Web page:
categories. Markman (1985) also noted conceptual differences between mass and
count superordinates. Specifically, she found that across languages, terms for
categories at more abstract levels of a hierarchy are more likely to be mass
nouns than are terms for categories at low levels of a hierarchy. She also
found that children learned concepts with the same extension faster when they
were referred to by a mass noun than by a count noun (Markman et al 1980).

Isolated and Interrelated Concepts

The structural difference between noun and verb concepts in terms of clusters
of features versus relational properties may also usefully distinguish among
kinds of nouns. Some noun concepts are intrinsically defined, whereas others
appear to be more relational in character (Barr & Caplan 1987, Caplan & Barr
1991). For example, the concept of grandmother seems to centrally involve the
relational notion of being a female parent of a parent. Barr & Caplan (1987)
found that relational concepts show more graded membership and smaller
differences between gradients of typicality and membership judgments than do
intrinsically defined concepts. Given that the literature has tended to focus
on intrinsic concepts, perhaps other phenomena associated with categorization
and other uses of concepts may not generalize to relational concepts. There is
not sufficient evidence to hazard a guess with respect to this possibility.

Goldstone (1996) has marshaled evidence for the distinction between isolated
and interrelated concepts where a concept is interrelated to the extent that
it is influenced by other concepts. He further showed that current models of
categorization (e.g. exemplar models) can account for some but not all of the
phenomena associated with interrelated concepts. However, he offers a
recurrent network model that successfully describes varying amounts of
intercategory influence. The fact that a unitary computational model accounts
for both isolated and interrelated concepts undermines the view that these are
distinct kinds of categories.

Objects Versus Mental Events

Although some researchers have focused on parallels between object and event
concepts (e.g. Rifkin 1985; for social events, see Morris & Murphy 1990), Rips
and his associates have demonstrated important differences between objects and
mental events (e.g. Rips & Conrad 1989, Rips & Estin 1998). For example,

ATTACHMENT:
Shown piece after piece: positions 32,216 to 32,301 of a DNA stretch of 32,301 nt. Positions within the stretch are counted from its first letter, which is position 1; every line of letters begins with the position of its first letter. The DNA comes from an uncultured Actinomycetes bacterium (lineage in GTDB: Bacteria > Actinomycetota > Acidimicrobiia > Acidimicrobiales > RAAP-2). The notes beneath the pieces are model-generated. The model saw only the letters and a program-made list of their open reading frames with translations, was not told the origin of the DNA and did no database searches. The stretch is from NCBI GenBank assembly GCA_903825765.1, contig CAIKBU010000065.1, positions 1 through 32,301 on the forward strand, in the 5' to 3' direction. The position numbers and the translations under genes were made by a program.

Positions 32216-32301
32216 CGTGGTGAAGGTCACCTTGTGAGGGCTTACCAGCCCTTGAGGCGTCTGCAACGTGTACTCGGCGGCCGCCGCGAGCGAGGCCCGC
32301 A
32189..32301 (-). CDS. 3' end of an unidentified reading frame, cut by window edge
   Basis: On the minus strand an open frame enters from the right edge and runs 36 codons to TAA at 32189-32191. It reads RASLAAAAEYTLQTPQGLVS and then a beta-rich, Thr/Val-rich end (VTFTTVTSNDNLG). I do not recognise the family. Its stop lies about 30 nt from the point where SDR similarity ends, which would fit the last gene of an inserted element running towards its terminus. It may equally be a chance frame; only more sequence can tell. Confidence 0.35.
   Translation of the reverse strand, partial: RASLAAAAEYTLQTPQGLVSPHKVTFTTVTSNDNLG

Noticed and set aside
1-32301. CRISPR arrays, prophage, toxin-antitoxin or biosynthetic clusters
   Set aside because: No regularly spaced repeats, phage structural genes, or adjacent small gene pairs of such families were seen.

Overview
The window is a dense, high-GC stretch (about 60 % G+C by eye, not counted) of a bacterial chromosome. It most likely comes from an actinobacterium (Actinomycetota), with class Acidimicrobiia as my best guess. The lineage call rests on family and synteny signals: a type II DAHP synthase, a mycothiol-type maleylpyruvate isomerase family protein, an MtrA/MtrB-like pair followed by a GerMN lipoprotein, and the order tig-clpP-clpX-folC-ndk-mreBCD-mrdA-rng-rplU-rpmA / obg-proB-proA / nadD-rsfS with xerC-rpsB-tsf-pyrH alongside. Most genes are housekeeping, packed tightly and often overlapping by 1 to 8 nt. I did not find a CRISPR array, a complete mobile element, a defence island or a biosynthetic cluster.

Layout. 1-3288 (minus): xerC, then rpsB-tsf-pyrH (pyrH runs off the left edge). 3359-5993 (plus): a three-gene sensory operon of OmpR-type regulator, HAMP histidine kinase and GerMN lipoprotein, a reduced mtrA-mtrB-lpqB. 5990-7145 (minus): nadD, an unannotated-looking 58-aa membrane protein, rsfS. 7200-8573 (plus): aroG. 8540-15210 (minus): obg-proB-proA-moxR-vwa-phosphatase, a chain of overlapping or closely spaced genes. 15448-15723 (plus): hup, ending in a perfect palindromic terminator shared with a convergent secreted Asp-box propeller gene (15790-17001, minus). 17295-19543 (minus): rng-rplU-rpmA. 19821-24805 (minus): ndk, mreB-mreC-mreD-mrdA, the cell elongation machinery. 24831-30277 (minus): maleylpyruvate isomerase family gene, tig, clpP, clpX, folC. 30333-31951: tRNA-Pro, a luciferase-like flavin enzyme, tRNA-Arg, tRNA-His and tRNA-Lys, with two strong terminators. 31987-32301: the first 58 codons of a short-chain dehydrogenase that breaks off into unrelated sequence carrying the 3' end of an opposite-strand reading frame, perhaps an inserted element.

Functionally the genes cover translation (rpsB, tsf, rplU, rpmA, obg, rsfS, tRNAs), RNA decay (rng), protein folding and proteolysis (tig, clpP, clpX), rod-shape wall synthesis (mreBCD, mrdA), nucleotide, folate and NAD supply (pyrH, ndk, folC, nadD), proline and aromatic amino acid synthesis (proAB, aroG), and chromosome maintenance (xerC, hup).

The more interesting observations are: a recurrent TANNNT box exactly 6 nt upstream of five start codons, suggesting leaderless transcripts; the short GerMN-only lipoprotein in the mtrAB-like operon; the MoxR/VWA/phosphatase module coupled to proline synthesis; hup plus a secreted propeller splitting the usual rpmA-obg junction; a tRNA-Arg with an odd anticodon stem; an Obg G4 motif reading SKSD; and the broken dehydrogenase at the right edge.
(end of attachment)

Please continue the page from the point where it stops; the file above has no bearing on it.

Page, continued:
part-whole relations seem to behave differently for objects and mental events.
The steering wheel of a car is not a kind of vehicle but a part of planning,
such as evaluating competing plans is a type of thinking (Rips & Estin 1998).
Evidence from other experiments suggests that parts of mental events (and, to
an intermediate degree, scripts) are less bounded (discriminable) and more
homogeneous than parts of objects (Rips & Estin 1998). Finally, if the
categories that describe mental events are less bounded, then they may be more
difficult to learn than object categories (see Keil 1983).

Artifacts Versus Natural Kinds

Numerous studies have shown that different kinds of features are important to
natural kind verses artifact categories (Barton & Komatsu 1989, Gelman 1988,
Keil 1989, Rips 1989). These studies indicate that functional features are
more important for artifacts, and features referring to internal structure are
more important for natural kinds. For example, Barton & Komatsu (1989)
presented participants with natural kind and artifact categories that had
changes either in molecular structure (e.g. a goat with altered chromosomes or
a tire not made of rubber) or in function (e.g. a female goat not giving milk
or a tire that cannot roll). Changes in molecular structure were more likely
to affect natural kind categories than artifact categories (e.g. a goat with
altered chromosomes is less likely to be a goat), whereas changes in function
were more likely to affect artifact categories (e.g. a tire that cannot roll
is less likely to be a tire). Later research does suggest some ambiguity with
regard to the criterial features of artifact categories. Malt & Johnson (1992)
found that artifact category membership decisions were more influenced by
physical than by functional features. (For another view on the nature of
artifact categories see Bloom 1996, 1998; Malt & Johnson 1998.) Overall, these